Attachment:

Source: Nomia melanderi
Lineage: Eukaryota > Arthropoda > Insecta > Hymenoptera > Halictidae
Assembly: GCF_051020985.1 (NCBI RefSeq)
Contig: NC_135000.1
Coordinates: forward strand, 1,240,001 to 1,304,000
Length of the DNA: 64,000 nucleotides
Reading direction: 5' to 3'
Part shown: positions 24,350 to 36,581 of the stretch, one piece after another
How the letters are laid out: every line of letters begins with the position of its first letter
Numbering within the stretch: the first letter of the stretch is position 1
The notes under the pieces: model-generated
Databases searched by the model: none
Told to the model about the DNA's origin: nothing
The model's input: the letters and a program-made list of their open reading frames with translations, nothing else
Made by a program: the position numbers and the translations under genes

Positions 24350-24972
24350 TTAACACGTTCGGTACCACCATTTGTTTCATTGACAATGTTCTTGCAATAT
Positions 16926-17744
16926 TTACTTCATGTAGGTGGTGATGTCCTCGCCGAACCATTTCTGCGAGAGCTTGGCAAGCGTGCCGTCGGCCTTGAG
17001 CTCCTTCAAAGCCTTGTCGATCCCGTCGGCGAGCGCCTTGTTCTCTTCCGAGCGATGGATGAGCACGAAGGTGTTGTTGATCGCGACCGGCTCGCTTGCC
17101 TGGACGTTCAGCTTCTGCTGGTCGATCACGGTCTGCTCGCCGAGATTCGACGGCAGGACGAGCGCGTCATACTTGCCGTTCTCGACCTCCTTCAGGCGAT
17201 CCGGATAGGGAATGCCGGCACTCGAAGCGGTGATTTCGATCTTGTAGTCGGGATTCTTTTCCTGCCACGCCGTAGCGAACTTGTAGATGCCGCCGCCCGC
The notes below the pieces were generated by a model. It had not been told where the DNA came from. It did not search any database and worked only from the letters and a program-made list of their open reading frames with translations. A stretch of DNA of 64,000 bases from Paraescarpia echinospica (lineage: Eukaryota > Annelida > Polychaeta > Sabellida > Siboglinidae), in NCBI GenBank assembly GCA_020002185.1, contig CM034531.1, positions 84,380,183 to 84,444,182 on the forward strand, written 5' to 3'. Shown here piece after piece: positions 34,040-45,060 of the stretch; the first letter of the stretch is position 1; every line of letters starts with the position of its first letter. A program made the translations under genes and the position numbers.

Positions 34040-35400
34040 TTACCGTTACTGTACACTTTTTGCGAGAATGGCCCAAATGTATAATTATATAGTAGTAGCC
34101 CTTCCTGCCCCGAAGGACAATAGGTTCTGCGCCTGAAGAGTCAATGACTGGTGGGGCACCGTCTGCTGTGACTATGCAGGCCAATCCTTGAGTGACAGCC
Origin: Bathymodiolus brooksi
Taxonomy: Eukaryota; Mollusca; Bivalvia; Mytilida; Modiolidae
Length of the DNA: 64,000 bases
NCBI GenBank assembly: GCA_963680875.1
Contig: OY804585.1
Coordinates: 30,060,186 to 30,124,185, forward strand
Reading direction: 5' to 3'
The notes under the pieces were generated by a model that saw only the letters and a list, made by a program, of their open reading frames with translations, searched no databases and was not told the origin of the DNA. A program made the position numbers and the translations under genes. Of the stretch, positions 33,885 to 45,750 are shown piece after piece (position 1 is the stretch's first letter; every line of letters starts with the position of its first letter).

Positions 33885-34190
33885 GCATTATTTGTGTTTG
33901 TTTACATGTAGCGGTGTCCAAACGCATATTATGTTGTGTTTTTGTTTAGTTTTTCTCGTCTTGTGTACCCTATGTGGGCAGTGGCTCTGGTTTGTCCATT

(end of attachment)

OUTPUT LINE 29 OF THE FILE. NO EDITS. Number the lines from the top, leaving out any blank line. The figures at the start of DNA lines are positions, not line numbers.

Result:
Length of the DNA: 64,000 bases